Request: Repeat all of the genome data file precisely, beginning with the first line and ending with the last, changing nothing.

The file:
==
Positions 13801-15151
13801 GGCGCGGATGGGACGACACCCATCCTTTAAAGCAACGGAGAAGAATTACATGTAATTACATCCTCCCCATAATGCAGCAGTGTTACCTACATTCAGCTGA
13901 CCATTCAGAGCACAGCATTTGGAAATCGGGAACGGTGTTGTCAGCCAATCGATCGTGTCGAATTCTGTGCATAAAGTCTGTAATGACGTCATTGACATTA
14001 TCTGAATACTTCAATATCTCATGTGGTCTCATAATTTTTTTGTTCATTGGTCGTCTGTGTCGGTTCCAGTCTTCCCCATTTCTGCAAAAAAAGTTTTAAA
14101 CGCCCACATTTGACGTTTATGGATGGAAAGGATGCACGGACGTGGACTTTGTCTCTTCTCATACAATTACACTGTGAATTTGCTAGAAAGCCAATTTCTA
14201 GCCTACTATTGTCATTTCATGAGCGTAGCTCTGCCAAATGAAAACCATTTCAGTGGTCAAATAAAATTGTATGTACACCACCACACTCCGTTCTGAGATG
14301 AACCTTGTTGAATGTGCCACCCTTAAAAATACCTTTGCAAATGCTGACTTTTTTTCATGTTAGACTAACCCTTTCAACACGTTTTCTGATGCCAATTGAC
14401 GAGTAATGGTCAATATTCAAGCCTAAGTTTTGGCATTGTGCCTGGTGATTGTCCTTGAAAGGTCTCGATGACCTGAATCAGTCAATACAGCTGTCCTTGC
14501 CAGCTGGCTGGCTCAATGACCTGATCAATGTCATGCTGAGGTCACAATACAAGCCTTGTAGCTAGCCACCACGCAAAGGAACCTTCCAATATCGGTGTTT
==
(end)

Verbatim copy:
Positions 13801-15151
13801 GGCGCGGATGGGACGACACCCATCCTTTAAAGCAACGGAGAAGAATTACATGTAATTACATCCTCCCCATAATGCAGCAGTGTTACCTACATTCAGCTGA
13901 CCATTCAGAGCACAGCATTTGGAAATCGGGAACGGTGTTGTCAGCCAATCGATCGTGTCGAATTCTGTGCATAAAGTCTGTAATGACGTCATTGACATTA
14001 TCTGAATACTTCAATATCTCATGTGGTCTCATAATTTTTTTGTTCATTGGTCGTCTGTGTCGGTTCCAGTCTTCCCCATTTCTGCAAAAAAAGTTTTAAA
14101 CGCCCACATTTGACGTTTATGGATGGAAAGGATGCACGGACGTGGACTTTGTCTCTTCTCATACAATTACACTGTGAATTTGCTAGAAAGCCAATTTCTA
14201 GCCTACTATTGTCATTTCATGAGCGTAGCTCTGCCAAATGAAAACCATTTCAGTGGTCAAATAAAATTGTATGTACACCACCACACTCCGTTCTGAGATG
14301 AACCTTGTTGAATGTGCCACCCTTAAAAATACCTTTGCAAATGCTGACTTTTTTTCATGTTAGACTAACCCTTTCAACACGTTTTCTGATGCCAATTGAC
14401 GAGTAATGGTCAATATTCAAGCCTAAGTTTTGGCATTGTGCCTGGTGATTGTCCTTGAAAGGTCTCGATGACCTGAATCAGTCAATACAGCTGTCCTTGC
14501 CAGCTGGCTGGCTCAATGACCTGATCAATGTCATGCTGAGGTCACAATACAAGCCTTGTAGCTAGCCACCACGCAAAGGAACCTTCCAATATCGGTGTTT